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The Dartmouth
June 17, 2024 | Latest Issue
The Dartmouth

Students debate Proposition 209

Students discussed Proposition 209 and affirmative action policies at a debate last night about the California Civil Rights Initiative, which was passed by California voters on November 5.

The debate drew so large an audience that the venue had to be moved to a larger auditorium in the basement of the Rockefeller Center. Fifteen minutes into the debate, which was sponsored by the Conservative Union at Dartmouth, students lined the walls and crowded at the back or the room to hear the speakers.

The format granted each side of the debate two speakers to argue for four minutes apiece.

David Evans '97 and Unai Montes-Irueste '98, both members of the newly formed Dartmouth Coalition for Equal Access and Opportunity -- a student group sponsoring tomorrow's protest against the new legislation -- argued in favor of repealing Proposition 209.

Two members of CUAD, Jason Kochel '99 and Conor Dugan '00, took a stance against the repeal of Proposition 209.

Evans, wearing a red armband to show solidarity with protesters at the University of California, began the debate by pointing out "CCRI does not define preferential treatment, therefore there is no way of knowing how it will be construed."

Evans went on to cite state-funded educational programs such as a math and science summer program for California high school girls, and said without the immediate repeal of Proposition 209 "some of the gains of the last 30 years will be lost."

Kochel took told the audience that the solutions to the conflict about Proposition 209 could lie right here at the College.

"I suggest you ask Dick's House ... Itchy rash and racial tension have a lot in common,." said Kochel.

He said treating the symptoms of the itchy rash virus is akin to affirmative action policies because they only "treat the symptoms, not the virus."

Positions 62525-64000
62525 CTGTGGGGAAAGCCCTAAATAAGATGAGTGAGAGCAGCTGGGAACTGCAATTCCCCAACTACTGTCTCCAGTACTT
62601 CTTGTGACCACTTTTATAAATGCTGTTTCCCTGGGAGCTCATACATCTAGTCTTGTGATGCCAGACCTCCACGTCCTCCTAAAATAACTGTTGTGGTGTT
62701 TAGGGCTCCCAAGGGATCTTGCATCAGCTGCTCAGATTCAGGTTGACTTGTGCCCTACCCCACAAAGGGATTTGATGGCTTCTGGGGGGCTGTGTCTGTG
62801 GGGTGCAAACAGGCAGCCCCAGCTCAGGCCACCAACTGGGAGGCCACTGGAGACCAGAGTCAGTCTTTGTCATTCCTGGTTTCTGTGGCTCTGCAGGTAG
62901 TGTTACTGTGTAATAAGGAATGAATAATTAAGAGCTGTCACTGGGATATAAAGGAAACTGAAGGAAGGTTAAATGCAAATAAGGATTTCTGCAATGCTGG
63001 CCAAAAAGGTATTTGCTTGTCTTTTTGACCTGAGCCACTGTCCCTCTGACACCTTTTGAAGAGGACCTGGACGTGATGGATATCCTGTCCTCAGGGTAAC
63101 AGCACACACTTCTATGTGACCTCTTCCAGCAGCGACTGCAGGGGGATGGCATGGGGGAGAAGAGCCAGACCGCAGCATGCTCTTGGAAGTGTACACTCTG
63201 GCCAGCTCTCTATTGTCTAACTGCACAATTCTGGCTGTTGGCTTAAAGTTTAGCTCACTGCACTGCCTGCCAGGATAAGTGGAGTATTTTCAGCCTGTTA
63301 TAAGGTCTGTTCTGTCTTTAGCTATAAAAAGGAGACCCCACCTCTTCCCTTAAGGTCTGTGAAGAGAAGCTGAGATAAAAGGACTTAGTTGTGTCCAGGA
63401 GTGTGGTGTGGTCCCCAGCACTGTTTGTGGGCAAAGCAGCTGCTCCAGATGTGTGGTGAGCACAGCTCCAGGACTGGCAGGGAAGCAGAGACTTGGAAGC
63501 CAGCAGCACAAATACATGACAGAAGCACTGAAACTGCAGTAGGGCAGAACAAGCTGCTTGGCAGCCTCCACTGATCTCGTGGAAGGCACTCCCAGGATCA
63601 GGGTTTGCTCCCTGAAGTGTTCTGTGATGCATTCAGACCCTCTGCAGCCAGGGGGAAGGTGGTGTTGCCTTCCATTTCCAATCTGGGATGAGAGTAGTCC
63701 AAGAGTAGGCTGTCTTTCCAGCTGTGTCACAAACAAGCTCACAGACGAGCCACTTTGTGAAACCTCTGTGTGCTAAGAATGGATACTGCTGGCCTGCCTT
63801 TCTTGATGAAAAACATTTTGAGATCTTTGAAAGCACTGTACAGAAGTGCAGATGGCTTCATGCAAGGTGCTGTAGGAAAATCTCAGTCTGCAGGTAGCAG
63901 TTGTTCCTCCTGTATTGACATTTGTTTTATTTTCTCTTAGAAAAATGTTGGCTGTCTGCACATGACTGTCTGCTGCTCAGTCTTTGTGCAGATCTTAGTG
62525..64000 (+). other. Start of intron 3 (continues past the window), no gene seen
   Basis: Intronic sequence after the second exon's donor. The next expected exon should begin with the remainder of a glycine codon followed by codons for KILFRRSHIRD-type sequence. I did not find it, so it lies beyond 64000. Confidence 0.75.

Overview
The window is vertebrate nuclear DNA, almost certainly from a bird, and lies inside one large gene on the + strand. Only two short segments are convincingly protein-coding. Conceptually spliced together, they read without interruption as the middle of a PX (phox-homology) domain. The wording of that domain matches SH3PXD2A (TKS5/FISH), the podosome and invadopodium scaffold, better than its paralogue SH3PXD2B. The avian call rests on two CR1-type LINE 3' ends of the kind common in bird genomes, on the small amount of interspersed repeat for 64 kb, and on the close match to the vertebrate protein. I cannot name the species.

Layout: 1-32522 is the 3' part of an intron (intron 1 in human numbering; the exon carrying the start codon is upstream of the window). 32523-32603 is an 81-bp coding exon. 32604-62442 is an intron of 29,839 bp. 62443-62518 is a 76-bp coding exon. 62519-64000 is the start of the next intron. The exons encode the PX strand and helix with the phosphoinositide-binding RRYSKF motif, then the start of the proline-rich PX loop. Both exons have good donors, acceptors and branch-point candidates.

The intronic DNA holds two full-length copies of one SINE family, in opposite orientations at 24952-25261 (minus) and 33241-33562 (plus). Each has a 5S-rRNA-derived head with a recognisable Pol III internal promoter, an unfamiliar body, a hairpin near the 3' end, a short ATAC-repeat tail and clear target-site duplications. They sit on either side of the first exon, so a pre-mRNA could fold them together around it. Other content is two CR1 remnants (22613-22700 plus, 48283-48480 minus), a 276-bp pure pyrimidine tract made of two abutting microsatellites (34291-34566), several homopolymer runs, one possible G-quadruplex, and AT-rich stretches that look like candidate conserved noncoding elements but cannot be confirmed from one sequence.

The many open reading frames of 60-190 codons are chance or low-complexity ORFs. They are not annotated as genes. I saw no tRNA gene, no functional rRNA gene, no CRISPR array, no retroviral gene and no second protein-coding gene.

"The cause is not the symptoms, it is the underlying racial tensions," said Kochel.

Montes-Irueste, also wearing a red armband, argued that Proposition 209 is unconstitutional because it violates the 14th Amendment.

He stated Proposition 209 "is the equivalent of removing the Person With Disabilities Act and the basic rights of handicapped persons to gain access to public facilities and institutions."

Dugan, the last speaker to argue, focused on black and Hispanic students at the University of California at Berkeley.

He contended due to the "preferential treatment" which Proposition 209 now forbids, black and Hispanic students are dropping out because they are artificially cast into a high pressure environment.

Dugan argued "students regardless of color will be more likely to fail if placed into situations for which they are not qualified."

Llezlie Green '97 said after the debate in reference to Dugan's comments, "I was offended by the assertion that because there is affirmative action I don't deserve to be here and by the idea that affirmative action places unqualified students in schools."

Green, who is the president of the Afro-American society, added, "If there were not an African-American Society I would not have come" to Dartmouth.

In his final argument, Kochel asked, "Wouldn't you be more offended to be treated as a member of a group than to be treated as an individual?"

"209 is not there to fix all the racial problems," he said. "It doesn't preclude other outreach programs."

The merit of the beneficiaries of affirmative action were brought up often in the discussion.

Freshman Evan Greenbaum said, "The answers fall on merit -- they do not fall on race, sex or sex preference."